The Huckster State?

Texas’ 79th Legislature needs to find several billion dollars to the make the budget balance. For this reason some believe that expanded gambling has some chance of passing during this session. One gambling lobbyist gleefully estimates they’ll be $3 billion to $5 billion short. And you can bet he has a solution for us.

Other sources of revenue have something to recommend them. They are either reasonably predictable or grow with the economy or tax the people who use a particular service or have some understandable connection with the proposed use for the money. Gambling has none of these virtues. It only sounds like something for nothing?both to the gamblers and to lawmakers who fear having their names attached to tax increases.

We should have some reason for the things we initiate. Once we expand gambling in Texas, we’ll add just enough jobs and infrastructure to intimidate any unringing of the bell. Regardless of the fallout, we are unlikely to ban gambling once we’ve started. Consider the emotional hooks already used by those who want to put video slots at existing horse and dog tracks in the state. Now we are supposed to put thousands of slots in these facilities to prop up the horse and dog breeding industry. These tracks, by the way, were the easy fix of another budget cycle. Once we commit we’ll have to live with the results. This issue has a lot of faces, most of them ugly.

* Morality — The focus on money is the root of all kinds of evil. Some will scoff at this idea but it is observable. Those who can’t handle a few thousand dollars responsibly are not usually better at handling millions. Greed, immaturity, and materialism are only magnified when the stakes are raised. Stories abound of those who started poor, though married and employed, before winning big jackpots. A few (very few) years later, they’re alone, jobless, and worse off financially than before the big score. It’s hard to imagine a positive character trait encouraged by getting a big pile of cash you didn’t earn.

* Compassion — As a winner, your wealth must be built on the backs of those who didn’t win. Gambling is not based on the production of something or tied to the growth of our economy, it is parasitical. Demographically, gamblers are the poorest and least-educated of your neighbors. If you win, you’re the beneficiary of a system that preys on the least competent among us. Odds are this includes you. As a state, we would be forced to root against our fellow citizens so we won’t have to pay as much for state services.

* Jobs — The experience of other states is that the jobs created by gambling establishments are low-paying jobs that run out the better jobs. This creates more problems than it solves. Families that might have otherwise had a decent manufacturing job now work in the service industry, and thus need various types of public assistance to get by.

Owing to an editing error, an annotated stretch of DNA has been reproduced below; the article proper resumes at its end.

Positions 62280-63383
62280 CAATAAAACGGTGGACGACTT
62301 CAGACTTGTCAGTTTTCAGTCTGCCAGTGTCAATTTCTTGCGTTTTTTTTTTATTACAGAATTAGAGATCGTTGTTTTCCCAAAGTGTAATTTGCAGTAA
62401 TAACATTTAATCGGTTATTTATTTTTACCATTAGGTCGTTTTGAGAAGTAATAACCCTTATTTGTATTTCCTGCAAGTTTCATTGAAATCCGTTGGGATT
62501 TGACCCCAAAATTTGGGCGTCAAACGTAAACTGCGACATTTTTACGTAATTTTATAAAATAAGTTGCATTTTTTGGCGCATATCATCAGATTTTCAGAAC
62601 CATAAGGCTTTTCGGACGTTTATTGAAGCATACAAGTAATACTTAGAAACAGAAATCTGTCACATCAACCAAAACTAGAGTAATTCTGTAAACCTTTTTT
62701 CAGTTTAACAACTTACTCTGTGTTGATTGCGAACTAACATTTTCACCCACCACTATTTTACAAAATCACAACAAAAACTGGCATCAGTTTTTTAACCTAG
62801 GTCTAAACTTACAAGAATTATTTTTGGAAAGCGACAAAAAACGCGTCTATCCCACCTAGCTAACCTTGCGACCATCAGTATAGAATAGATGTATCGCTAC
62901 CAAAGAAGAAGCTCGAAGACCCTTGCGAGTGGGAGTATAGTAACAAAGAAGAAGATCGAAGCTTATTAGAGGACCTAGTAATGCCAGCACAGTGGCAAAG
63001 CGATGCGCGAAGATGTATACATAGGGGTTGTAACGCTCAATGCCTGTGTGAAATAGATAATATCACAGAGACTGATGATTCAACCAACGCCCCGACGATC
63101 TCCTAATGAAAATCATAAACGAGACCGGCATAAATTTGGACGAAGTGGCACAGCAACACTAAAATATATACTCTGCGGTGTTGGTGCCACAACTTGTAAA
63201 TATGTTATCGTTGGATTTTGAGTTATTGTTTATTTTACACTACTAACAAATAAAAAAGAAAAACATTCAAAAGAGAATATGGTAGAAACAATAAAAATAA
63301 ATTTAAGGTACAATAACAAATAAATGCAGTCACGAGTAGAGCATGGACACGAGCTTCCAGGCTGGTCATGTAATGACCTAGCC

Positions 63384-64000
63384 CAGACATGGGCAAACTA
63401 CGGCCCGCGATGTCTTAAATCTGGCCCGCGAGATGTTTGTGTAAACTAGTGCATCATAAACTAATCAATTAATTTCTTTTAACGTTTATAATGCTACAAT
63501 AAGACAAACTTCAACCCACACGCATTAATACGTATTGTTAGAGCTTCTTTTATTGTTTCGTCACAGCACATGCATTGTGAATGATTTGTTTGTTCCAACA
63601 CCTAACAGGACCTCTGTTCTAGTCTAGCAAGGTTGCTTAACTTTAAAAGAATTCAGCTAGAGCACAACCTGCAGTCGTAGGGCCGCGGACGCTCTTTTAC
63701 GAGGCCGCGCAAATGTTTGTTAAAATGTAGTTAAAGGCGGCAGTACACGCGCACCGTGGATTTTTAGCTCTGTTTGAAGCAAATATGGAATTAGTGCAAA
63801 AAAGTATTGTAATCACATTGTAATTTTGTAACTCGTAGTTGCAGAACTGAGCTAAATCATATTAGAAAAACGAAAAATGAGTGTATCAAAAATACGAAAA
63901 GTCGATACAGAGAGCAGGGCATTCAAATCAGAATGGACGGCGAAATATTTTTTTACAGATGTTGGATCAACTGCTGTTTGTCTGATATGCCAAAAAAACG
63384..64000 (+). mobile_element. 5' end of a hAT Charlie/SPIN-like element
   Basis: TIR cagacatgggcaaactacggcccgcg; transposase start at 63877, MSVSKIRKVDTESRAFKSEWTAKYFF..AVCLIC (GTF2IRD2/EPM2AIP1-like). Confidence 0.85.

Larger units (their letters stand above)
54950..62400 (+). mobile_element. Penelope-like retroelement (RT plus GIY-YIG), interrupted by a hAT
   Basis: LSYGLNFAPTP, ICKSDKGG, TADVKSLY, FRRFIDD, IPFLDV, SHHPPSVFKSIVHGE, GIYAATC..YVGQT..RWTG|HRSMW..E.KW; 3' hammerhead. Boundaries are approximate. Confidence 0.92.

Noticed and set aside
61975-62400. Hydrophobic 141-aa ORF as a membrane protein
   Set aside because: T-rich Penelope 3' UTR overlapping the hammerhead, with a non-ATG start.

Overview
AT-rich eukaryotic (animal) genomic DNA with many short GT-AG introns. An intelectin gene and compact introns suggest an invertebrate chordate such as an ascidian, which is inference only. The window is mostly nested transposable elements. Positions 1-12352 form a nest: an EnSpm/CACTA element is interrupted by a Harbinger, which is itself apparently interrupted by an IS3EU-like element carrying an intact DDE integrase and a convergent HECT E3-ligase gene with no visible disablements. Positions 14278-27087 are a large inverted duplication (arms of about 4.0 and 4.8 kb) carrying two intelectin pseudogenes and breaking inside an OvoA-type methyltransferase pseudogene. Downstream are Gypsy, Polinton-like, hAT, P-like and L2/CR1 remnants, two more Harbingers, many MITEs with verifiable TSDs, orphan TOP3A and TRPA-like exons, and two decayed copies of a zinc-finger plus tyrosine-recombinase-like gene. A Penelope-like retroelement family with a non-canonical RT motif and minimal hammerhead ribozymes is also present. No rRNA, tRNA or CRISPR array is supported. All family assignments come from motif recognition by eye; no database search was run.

* Regressive taxation — No funding problems are solved in Texas if people don’t lose a lot of money. The people who need to keep their money are the ones who are more likely to lose it. People make their own decisions but it is wicked for our state to encourage self-destructive behavior.

* Precedent — Currently there are three federally recognized Indian tribes in Texas. Many others wait in wings to establish a claim to lands their ancestors occupied.

Twenty states are facing this very challenge and many claims have establishing a casino as their real goal. If expanded forms of gambling are legalized in Texas, they will also be legal on the land owned by Indian tribes (including those who may make future claims). These casinos will have all the negatives of other forms of gambling but may also be exempt from state taxation. So we could be living next door to one of these cultural oases without even the imagined benefits to our community.

* Social costs — By one estimate the strain on public services will at least match any new revenue. Ten percent of gamblers do more than half the gambling. Those people have jobs, families, obligations, and so on. If Texas needs these unhappy few to cover half our budget shortfall, we’re going to have to provide for their families. We’re going to have to live with their shoddy performance at work. We’ll need to send the police to answer domestic disturbances at their homes. Our courts will need to help them with their personal bankruptcies. Their creditors will need to eat the losses from unpaid debt. As a bonus, we also get to deal with increased community infrastructure needs, the cost of litigation when the gambling industry tries to expand its holdings or avoid paying taxes, and the declining revenue available to already existing businesses. I don’t see any of these predictable costs included in blue sky projections of state revenue from gambling. How naïve to expect we’ll get something for nothing.

* Poor return — I’m no fan of the state lottery but the money our state would realize from slots will be more hard-won than that from the lottery. One projection is that our citizens need to lose seven times more money to slots than they do to lottery tickets for the state to realize the same revenue.

Gary Ledbetter
Southern Baptist Texan
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